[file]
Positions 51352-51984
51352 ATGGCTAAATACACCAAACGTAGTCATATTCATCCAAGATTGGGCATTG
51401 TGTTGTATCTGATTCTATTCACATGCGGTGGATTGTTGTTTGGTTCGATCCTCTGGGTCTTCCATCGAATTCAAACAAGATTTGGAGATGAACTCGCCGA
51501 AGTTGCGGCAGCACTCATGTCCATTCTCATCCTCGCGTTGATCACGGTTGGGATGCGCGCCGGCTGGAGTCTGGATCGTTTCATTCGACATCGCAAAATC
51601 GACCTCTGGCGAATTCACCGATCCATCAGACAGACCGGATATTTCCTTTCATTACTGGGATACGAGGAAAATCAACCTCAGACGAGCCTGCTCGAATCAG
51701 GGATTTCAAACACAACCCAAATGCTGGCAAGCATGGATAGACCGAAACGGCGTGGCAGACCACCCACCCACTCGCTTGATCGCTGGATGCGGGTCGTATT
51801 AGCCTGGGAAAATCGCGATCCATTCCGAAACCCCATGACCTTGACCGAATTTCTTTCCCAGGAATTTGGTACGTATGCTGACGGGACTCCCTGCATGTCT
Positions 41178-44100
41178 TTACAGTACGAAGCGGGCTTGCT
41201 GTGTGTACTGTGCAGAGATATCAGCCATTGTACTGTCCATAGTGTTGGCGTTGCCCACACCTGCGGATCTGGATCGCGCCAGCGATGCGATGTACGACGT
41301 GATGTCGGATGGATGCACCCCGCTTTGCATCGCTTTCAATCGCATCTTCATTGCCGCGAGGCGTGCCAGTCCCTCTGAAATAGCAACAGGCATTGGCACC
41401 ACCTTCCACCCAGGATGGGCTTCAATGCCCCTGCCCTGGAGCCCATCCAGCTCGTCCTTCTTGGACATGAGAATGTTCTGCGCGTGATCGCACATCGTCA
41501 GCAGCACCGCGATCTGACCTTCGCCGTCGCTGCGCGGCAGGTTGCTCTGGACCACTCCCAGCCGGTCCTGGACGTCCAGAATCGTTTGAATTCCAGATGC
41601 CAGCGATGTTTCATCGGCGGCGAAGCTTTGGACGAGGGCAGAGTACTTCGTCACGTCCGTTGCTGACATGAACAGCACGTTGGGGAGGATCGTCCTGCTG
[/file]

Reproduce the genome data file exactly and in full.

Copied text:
Positions 51352-51984
51352 ATGGCTAAATACACCAAACGTAGTCATATTCATCCAAGATTGGGCATTG
51401 TGTTGTATCTGATTCTATTCACATGCGGTGGATTGTTGTTTGGTTCGATCCTCTGGGTCTTCCATCGAATTCAAACAAGATTTGGAGATGAACTCGCCGA
51501 AGTTGCGGCAGCACTCATGTCCATTCTCATCCTCGCGTTGATCACGGTTGGGATGCGCGCCGGCTGGAGTCTGGATCGTTTCATTCGACATCGCAAAATC
51601 GACCTCTGGCGAATTCACCGATCCATCAGACAGACCGGATATTTCCTTTCATTACTGGGATACGAGGAAAATCAACCTCAGACGAGCCTGCTCGAATCAG
51701 GGATTTCAAACACAACCCAAATGCTGGCAAGCATGGATAGACCGAAACGGCGTGGCAGACCACCCACCCACTCGCTTGATCGCTGGATGCGGGTCGTATT
51801 AGCCTGGGAAAATCGCGATCCATTCCGAAACCCCATGACCTTGACCGAATTTCTTTCCCAGGAATTTGGTACGTATGCTGACGGGACTCCCTGCATGTCT
Positions 41178-44100
41178 TTACAGTACGAAGCGGGCTTGCT
41201 GTGTGTACTGTGCAGAGATATCAGCCATTGTACTGTCCATAGTGTTGGCGTTGCCCACACCTGCGGATCTGGATCGCGCCAGCGATGCGATGTACGACGT
41301 GATGTCGGATGGATGCACCCCGCTTTGCATCGCTTTCAATCGCATCTTCATTGCCGCGAGGCGTGCCAGTCCCTCTGAAATAGCAACAGGCATTGGCACC
41401 ACCTTCCACCCAGGATGGGCTTCAATGCCCCTGCCCTGGAGCCCATCCAGCTCGTCCTTCTTGGACATGAGAATGTTCTGCGCGTGATCGCACATCGTCA
41501 GCAGCACCGCGATCTGACCTTCGCCGTCGCTGCGCGGCAGGTTGCTCTGGACCACTCCCAGCCGGTCCTGGACGTCCAGAATCGTTTGAATTCCAGATGC
41601 CAGCGATGTTTCATCGGCGGCGAAGCTTTGGACGAGGGCAGAGTACTTCGTCACGTCCGTTGCTGACATGAACAGCACGTTGGGGAGGATCGTCCTGCTG